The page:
Home » US Poker Laws » State Laws » Louisiana Legal Poker Laws
Relevant state code: 14:90 et seq.; 27:201 et seq.
Louisiana has one of the more complicated and ambiguous approaches to unregulated gambling that you'll find among US states. The state takes a very fairly strict approach to the handling of what it considers illegal gambling, and features possibly the most frustrating definition of gambling in the US:
Gambling is the intentional conducting, or directly assisting in the conducting, as a business, of any game, contest, lottery, or contrivance whereby a person risks the loss of anything of value in order to realize a profit.
That definition would be fairly standard if it were not for one fact: Louisiana law does not provide a ready definition of "as a business," creating a massive amount of ambiguity at the heart of their anti-gambling law.
If you do end up in violation of Louisiana law regarding gambling, what sort of penalties will you be facing? Again, the law is unclear on some points; it appears to delineate charges for participants from charges for operators, but it could also be read as delineating between operators and accessories.
Either way, one thing's for certain: Louisiana has some pretty stiff penalties for those involved, directly or indirectly, in the business of illegal gambling. Up to five years in jail and $20,000 in fines await anyone who "conducts, finances, manages, supervises, directs, or owns all or part of an illegal gambling business."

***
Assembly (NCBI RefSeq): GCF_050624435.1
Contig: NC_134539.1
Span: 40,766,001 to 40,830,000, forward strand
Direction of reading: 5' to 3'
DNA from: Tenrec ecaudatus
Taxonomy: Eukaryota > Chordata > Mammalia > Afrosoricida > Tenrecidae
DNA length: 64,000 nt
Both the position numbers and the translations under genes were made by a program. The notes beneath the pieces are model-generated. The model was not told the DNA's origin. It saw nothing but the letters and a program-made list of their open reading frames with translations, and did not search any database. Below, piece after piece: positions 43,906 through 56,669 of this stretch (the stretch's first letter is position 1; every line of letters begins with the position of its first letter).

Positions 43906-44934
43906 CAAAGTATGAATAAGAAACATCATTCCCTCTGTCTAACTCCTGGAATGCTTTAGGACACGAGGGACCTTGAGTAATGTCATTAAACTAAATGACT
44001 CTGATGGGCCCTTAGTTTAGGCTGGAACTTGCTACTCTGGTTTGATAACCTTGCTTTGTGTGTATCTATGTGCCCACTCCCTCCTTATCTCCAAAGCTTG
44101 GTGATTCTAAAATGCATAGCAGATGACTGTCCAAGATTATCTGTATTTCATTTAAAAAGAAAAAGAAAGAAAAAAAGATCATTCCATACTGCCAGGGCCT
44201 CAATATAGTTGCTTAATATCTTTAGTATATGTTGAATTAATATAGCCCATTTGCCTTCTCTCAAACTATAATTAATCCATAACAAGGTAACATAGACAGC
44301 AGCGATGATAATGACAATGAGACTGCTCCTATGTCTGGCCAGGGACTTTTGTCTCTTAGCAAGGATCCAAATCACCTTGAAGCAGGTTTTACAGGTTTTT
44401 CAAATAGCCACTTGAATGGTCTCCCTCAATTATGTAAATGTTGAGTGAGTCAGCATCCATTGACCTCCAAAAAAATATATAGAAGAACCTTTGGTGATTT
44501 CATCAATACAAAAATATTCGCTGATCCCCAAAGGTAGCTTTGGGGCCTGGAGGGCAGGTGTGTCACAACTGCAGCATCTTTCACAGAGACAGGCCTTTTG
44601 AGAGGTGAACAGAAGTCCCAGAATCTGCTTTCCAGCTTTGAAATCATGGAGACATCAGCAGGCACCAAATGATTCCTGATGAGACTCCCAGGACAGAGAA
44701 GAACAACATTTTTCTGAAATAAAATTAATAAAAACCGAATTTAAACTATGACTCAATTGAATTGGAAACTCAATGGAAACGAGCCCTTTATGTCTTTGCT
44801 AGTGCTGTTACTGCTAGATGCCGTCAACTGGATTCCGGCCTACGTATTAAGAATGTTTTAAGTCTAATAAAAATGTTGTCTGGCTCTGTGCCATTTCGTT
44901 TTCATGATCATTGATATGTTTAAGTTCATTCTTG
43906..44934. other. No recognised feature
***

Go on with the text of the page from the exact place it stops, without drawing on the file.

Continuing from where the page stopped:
What Gambling Does Louisiana Allow Legally?
A fair amount. Licensed commercial and tribal casinos are legal in Louisiana. Pari-mutuel wagering at horse tracks is fine, but dog racing is not on the menu. Louisiana has a state lottery.
Louisiana does not have a specific exemption for social gambling or home poker games. However, as an opinion from the Louisiana Attorney (10-0027) concluded, Louisiana gambling law does not appear to be intended to cover gambling between individuals:
This section prohibits gambling as a business but does not prohibit gambling between individuals. Gandolfo v. Louisiana State Racing Commission, 78 So 2d 504 (La. 1955); State v. Davis, 23 So.2d 801 (La. 1945). Therefore, an essential element of a gambling violation is that the activity be conducted as a business and that someone receive a benefit other than the participants.
From that, one could conclude that social gambling where no bank, house, cut or charge exists is well within the guidelines of Louisiana state law.
Louisiana allows a wide array of charitable gambling activities to be conducted by licensed operators, including keno, casino nights, bingo and raffles. More information is available at the Louisiana Office of Charitable Gaming.
Can I Play Real Money Poker Legally in Louisiana?
Poker is available and quite legal at any of the many regulated options in Louisiana.
Home games where no one takes a rake or otherwise profits from the operation of the game seem clearly legal for players to take part in. The question of "profit" is a sticky one once the poker game leaves the home and moves into a commercial environment, like a bar - but even in the instance where a bar operating a poker game was found to be in violation of the law, it does not appear that players in the game would face charges.
Can I Use Online Poker Sites and Online Casinos in Louisiana?
Louisiana does have a law addressing online gambling and poker sites. Section 14:90.3 covers Gambling By Computer, defined as such: